The 2020 college football season will be unlike any other we've seen, and a few major conferences have already canceled or postponed fall sports amid the COVID-19 pandemic.
The Big Ten and Pac-12 conference announced Tuesday they have postponed all fall sports, including football, with the hope of potentially playing in the spring.
The other three Power 5 conferences -- the ACC, SEC and Big 12 -- have not yet announced any cancelations or postponements regarding football.
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One ACC school that's been able to create a safe environment to this point is Boston College.
Jeff Hafley is entering his first season as Eagles head coach after spending the 2019 campaign on Ohio State's coaching staff. He joined the latest episode of the Next Pats Podcast on Wednesday, where he explained the process Boston College has put in place to combat COVID-19, as well as the sacrifices the players and coaches must make in order to have a chance at playing football in the middle of a pandemic.
"It came from great planning, from Father Leahy to our administration, our athletic director, and then the doctors and trainers," Hafley told our Patriots insider Phil Perry. "Very organized, very detailed, the communication has been outstanding. They've put together a great plan. From the time we came back, our students had to sacrifice, and I'm going to continue to say that, because without sacrifice none of this is possible. I keep telling the players, if you want to play you're gonna have to give something up. They got back, they quarantined, they tested, and we've kind of formed a BC bubble where we've asked our kids to stay on campus. We've asked them not to leave campus. We've asked them not to bring in visitors. We've asked them to really give up so much that, you and I when we were 18 and 19 years old, I can't even imagine.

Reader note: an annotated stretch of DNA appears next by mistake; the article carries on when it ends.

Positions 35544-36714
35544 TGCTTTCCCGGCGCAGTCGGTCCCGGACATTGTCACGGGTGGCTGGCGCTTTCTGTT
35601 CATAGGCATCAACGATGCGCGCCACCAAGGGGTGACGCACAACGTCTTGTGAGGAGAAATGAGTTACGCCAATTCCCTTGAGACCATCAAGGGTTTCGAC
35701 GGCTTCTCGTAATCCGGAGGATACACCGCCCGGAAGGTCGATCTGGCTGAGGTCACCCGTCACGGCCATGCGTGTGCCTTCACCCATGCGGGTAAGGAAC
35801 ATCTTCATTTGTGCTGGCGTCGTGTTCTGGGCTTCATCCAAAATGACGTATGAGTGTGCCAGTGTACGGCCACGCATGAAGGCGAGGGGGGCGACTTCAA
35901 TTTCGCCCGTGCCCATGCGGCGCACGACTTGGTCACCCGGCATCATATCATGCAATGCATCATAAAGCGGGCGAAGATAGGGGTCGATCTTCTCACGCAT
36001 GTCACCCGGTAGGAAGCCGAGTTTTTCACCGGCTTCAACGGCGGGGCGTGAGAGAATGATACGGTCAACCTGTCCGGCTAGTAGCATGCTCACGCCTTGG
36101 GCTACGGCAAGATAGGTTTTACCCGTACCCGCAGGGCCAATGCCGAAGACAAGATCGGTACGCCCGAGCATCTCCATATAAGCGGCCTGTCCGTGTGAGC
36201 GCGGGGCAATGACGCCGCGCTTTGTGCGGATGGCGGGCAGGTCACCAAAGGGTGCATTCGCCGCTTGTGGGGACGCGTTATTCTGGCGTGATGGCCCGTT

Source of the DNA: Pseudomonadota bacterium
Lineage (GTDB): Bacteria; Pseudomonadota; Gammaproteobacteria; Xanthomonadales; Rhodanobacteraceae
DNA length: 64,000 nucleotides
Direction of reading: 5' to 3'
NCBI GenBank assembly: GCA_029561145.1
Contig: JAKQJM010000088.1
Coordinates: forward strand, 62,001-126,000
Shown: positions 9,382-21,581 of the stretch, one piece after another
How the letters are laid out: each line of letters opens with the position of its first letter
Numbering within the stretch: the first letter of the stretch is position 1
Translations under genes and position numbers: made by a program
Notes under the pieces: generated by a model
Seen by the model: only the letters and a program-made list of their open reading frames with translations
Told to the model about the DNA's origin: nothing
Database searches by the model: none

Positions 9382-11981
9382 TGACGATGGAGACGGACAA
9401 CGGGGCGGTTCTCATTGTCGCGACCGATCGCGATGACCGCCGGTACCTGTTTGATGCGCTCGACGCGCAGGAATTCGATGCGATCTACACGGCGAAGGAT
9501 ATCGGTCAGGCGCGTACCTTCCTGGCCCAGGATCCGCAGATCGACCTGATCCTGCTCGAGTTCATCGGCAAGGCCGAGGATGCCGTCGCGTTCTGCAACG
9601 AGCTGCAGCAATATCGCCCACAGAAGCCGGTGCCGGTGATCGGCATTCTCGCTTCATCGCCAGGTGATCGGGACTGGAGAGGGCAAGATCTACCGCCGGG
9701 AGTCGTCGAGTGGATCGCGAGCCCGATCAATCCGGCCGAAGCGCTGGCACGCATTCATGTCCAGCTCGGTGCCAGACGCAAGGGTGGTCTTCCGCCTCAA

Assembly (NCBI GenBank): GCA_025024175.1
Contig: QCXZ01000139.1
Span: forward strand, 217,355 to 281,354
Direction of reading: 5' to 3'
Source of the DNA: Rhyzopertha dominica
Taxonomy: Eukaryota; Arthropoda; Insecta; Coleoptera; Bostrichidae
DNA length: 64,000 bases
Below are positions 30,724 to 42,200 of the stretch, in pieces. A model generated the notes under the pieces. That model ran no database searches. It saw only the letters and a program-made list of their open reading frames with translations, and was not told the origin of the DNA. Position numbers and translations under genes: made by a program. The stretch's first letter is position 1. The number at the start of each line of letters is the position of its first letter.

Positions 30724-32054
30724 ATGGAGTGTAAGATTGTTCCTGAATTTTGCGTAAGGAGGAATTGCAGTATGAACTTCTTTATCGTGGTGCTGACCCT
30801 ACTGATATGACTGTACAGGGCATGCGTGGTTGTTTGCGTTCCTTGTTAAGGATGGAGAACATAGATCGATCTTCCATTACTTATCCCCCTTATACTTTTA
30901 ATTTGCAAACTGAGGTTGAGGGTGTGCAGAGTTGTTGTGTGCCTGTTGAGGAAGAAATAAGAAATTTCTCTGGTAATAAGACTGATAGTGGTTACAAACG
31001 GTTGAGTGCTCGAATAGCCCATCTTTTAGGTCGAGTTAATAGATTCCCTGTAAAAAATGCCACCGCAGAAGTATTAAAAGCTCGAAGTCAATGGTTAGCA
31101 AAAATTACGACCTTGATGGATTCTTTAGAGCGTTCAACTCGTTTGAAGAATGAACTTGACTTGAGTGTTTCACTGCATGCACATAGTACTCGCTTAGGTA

"Again, it goes back to let's give the doctors credit because the protocol, it's on point. It's the testing, it's the masks, it's the social distancing, and it's the organization of where we meet. We don't have our team meetings in the building, we have big meetings outside. We have guys eating in small groups with which guys they really live with. We've formed a tight bubble that the guys now feel safe in, and they should feel safe in. You ask the coaches to do the same thing. When I get home, I'm not hanging out with all of the neighbors and having people at the house. Unfortunately, my wife and kids have to do the same thing because they are around me, and I'm going to be around the players. So there's so much sacrifice involved.
"For the month that our kids were here weight training and getting their bodies re-acclimated to getting ready to play football, we asked them -- and I said, if you guys don't want to do this, I'm OK with you. Go home and do what you want to do and you can come back whenever you want. I won't judge you and I get it. But they stayed, and I kept telling them, we have to do this for each other because if you go out and you get sick, you're putting your teammate at risk. You kept telling them that message and then the kids starting telling that message, and the kids started staying on top of each other.
"You get a group of kids who stayed on campus, and a group of kids who didn't go out and party with other students. And if we all want to do this, we have to sacrifice. If they really want to play football like they say they want to do, then show us by doing that. I tell them I see better than I hear. Our kids have done that. So when they ask me do your kids want to play football, I don't have to ask them, they've shown me that they want to play football. And that's why I love these kids. That's what we've done and will continue to do so. They tested yesterday, we test every two days with the players, we test with the staff. It's going to be hard, and we have to give some stuff up if we really want to play football."